Milwaukee's two African American Immersion schools-public schools that infused African and African American themes into the state's prescribed curriculum-officially opened in 1990 and 1991. Inner-city African American residents and school officials in Milwaukee prompted the call for their establishment, It was hoped that these African-centered schools would serve as a model for the city's public school system to effectively combat the disparaging statistics associated with African American students. Needless to say, the proposition was controversial but at the same time historically significant. Black Milwaukee's call for schools, reflective of their culture and educational expectations, was not a spurof-the-moment proposal; it was a response to the city's continued inability to effectively educate African American children. Arguably, it was an initiative more than 40 years in the making. Accordingly, Milwaukee's African American Immersion schools can be seen as a beginning and an end for inner-city Black Milwaukeeans. The schools were a beginning because they signified a new direction of educational reform in the city, one specific to the educational needs of inner-city African American children. Concomitantly, the establishment of these two African American Immersion schools can be seen as an end result of more than two generations of struggle for equitable opportunities and school reform in Milwaukee.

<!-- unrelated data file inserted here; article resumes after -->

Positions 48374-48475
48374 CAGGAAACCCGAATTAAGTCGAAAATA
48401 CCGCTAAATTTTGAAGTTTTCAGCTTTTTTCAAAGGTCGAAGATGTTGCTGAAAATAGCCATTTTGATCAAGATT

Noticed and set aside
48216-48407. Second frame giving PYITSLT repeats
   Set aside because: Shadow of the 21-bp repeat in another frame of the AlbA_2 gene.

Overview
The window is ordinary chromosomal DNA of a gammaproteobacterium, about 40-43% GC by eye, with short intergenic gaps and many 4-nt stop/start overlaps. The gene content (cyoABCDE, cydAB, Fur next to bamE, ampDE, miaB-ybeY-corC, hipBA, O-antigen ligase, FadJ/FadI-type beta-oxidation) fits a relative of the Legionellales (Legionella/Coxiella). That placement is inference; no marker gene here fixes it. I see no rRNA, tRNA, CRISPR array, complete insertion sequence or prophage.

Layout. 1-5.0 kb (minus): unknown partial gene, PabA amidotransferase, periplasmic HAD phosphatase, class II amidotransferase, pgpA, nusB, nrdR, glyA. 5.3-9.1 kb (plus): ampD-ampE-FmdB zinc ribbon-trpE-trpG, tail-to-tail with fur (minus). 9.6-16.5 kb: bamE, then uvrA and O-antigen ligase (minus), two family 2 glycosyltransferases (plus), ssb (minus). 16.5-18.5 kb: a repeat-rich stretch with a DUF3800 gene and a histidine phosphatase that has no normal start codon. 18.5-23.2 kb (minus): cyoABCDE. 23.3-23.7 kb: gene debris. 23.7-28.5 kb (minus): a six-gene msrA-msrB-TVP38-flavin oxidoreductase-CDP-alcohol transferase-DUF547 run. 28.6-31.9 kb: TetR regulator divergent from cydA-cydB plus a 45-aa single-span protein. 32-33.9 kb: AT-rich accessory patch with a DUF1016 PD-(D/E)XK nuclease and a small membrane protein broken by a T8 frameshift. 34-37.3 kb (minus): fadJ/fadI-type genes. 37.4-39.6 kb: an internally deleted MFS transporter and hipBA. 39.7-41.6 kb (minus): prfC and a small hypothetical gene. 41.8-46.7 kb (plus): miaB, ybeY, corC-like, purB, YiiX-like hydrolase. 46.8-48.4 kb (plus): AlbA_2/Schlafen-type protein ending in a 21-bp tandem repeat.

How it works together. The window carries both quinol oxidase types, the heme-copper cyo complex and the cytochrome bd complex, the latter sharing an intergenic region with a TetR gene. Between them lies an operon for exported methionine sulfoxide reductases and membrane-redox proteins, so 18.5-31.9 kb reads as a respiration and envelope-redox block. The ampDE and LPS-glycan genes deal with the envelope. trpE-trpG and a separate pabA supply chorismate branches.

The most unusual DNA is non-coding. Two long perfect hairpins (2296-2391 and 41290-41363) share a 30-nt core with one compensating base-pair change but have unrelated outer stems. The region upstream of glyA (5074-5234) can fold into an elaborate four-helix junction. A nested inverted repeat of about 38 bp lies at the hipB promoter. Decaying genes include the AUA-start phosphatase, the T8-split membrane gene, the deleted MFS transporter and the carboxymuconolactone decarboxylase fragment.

ASJC Scopus subject areas
- Urban Studies